Keywords:
Children's ain
Fifth vital sign
Clinical record
Resumen

El Grupo Español para el Estudio del Dolor Pediátrico (GEEDP) se forma en 2017 con el objetivo de ayudar a reducir o eliminar el dolor de los neonatos, lactantes, niños y adolescentes. Ante un mismo diagnóstico de dolor, los pacientes pueden padecer dolores agudos, crónicos, por procedimientos, postoperatorio, nociceptivos, neuropáticos o mixtos. Sin una adecuada valoración clínica basada en la edad, la enfermedad de base y el tipo de dolor sospechado, este sufrimiento pasa desapercibido con demasiada frecuencia y como consecuencia es infratratado y poco prevenido. La prevalencia del dolor agudo en Pediatría es difícil de estimar y según la evidencia científica actual, podemos determinar que varía entre un 22% (dolor por procedimientos) y un 77% (dolor en los pacientes de urgencias y en las plantas de hospitalización); con relación al dolor crónico, hasta un 30% de los niños pueden padecerlo en algún momento de su vida. Entre las barreras detectadas en el diagnóstico de dolor se encuentran: la dificultad para su valoración por falta de unidad en su registro, existencia de diversas escalas de valoración (según edad y tipo de dolor) y por la ausencia de formación en manejo e interpretación de estas. A esto se puede sumar, en según qué ámbitos sanitarios, la elevada presión asistencial y las dificultades de comunicación entre profesionales y entre estos con las familias.

Desde nuestro grupo de trabajo de la AEP deseamos manifestar nuestro claro posicionamiento en la recomendación de la valoración y registro del dolor de forma sistemática en todos los niños atendidos en el sistema sanitario, considerando así el dolor como la quinta constante a determinar después de las constantes vitales.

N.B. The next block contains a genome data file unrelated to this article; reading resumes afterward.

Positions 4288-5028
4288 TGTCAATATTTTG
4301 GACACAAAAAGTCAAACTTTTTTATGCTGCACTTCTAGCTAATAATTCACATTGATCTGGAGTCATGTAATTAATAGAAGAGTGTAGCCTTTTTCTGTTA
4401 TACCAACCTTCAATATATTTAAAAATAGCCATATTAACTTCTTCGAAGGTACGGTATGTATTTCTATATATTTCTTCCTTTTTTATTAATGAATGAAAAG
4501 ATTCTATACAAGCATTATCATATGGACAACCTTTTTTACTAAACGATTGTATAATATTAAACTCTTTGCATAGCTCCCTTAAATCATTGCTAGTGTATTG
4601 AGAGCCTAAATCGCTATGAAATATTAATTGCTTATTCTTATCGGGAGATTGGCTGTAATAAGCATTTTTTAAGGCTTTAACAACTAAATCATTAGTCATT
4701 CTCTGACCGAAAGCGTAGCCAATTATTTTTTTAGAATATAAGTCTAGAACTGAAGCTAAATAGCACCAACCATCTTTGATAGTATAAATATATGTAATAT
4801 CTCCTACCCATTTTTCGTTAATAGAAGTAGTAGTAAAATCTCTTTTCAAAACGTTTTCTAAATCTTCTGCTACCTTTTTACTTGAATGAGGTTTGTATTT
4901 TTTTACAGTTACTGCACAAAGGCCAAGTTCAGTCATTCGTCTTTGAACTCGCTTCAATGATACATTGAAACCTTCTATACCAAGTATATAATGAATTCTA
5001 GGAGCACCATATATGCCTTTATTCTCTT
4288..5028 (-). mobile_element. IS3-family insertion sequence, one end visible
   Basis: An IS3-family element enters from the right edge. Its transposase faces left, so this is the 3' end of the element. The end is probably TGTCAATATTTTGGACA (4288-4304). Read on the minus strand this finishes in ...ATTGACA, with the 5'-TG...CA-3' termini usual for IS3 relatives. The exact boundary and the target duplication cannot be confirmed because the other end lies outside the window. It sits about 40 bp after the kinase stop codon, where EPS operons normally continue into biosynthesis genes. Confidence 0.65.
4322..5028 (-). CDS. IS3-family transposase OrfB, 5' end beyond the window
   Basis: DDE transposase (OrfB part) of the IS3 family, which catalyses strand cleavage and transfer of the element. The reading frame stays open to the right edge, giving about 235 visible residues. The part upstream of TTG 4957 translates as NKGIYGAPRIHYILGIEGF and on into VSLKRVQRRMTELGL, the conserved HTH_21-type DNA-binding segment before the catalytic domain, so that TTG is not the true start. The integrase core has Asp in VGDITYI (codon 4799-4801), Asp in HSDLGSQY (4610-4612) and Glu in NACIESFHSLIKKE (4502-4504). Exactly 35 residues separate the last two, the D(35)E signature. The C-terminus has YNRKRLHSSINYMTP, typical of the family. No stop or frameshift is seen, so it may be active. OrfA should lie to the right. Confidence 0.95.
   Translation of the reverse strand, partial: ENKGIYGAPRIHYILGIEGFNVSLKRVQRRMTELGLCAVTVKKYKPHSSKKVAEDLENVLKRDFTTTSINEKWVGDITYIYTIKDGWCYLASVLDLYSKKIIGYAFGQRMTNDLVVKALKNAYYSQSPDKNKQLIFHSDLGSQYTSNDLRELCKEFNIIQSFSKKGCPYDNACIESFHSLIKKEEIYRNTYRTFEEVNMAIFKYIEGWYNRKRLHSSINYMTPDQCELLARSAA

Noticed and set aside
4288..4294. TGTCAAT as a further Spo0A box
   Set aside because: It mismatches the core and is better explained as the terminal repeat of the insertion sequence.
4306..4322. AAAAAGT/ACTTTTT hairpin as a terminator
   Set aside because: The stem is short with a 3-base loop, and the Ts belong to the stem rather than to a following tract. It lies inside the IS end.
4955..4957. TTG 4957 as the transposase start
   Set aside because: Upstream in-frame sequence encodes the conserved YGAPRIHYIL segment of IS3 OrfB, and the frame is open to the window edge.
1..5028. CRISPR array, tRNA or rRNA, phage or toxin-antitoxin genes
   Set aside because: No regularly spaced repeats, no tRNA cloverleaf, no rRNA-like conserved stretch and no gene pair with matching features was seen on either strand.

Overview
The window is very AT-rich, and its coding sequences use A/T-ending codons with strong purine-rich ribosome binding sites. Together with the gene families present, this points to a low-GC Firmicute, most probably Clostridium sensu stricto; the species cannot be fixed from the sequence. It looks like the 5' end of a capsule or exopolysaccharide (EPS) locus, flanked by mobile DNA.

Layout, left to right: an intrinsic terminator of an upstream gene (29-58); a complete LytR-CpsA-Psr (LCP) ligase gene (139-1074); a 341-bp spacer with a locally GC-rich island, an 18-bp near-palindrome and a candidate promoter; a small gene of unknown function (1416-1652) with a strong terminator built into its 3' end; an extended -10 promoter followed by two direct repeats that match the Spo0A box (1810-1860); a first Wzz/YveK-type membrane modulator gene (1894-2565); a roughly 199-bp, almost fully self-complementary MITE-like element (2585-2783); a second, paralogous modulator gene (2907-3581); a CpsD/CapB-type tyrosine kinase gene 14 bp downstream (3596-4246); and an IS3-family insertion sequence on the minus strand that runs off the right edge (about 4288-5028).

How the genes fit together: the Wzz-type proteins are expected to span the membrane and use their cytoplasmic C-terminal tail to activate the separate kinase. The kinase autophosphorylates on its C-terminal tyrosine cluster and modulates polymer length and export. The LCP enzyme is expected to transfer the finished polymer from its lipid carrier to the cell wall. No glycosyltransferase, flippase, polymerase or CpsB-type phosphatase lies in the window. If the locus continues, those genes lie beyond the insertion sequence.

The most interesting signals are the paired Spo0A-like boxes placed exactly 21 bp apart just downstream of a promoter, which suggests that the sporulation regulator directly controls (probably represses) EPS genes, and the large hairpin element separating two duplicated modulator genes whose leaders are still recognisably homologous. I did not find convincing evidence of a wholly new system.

Palabras clave:
Dolor infantil
Quinta constante vital
Registro clínico
Full Text
Presentation of the Group and rationale for its formation

At the beginning of the 21st century, the Sociedad Española de Dolor (The Spanish Society of Pain), in light of the concerning lack of research, evaluation, management and treatment of pain in paediatric patients, posed the question whether paediatric pain was the great unknown or overlooked issue.1 Regrettably, 19 years later, despite evident efforts from institutions, societies, hospitals and local professional initiatives, this general state of ignorance and/or oblivion remains.

The Grupo Español para el Estudio del Dolor Pediátricos (Spanish Group for the Study of Paediatric Pain, GEEDP) of the Asociación Española de Pediatría (Spanish Association of Paediatrics) was formed in 2017 to address this patent need. It consists of 10 paediatricians working in coordination with another 16 professionals that include paediatric anaesthesiologists, paediatric nurses, psychologists and social workers, among others. It advocates for integrative pain management in paediatrics, recommending the application of up-to-date scientific evidence to optimise the diagnosis and management of pain, both acute and chronic, in the different paediatric subpopulations, with the aim of offering standardised solutions to its management, efficacious and applicable in clinical practice, and support for the professionals, relatives, educators and caregivers that live with children suffering from pain.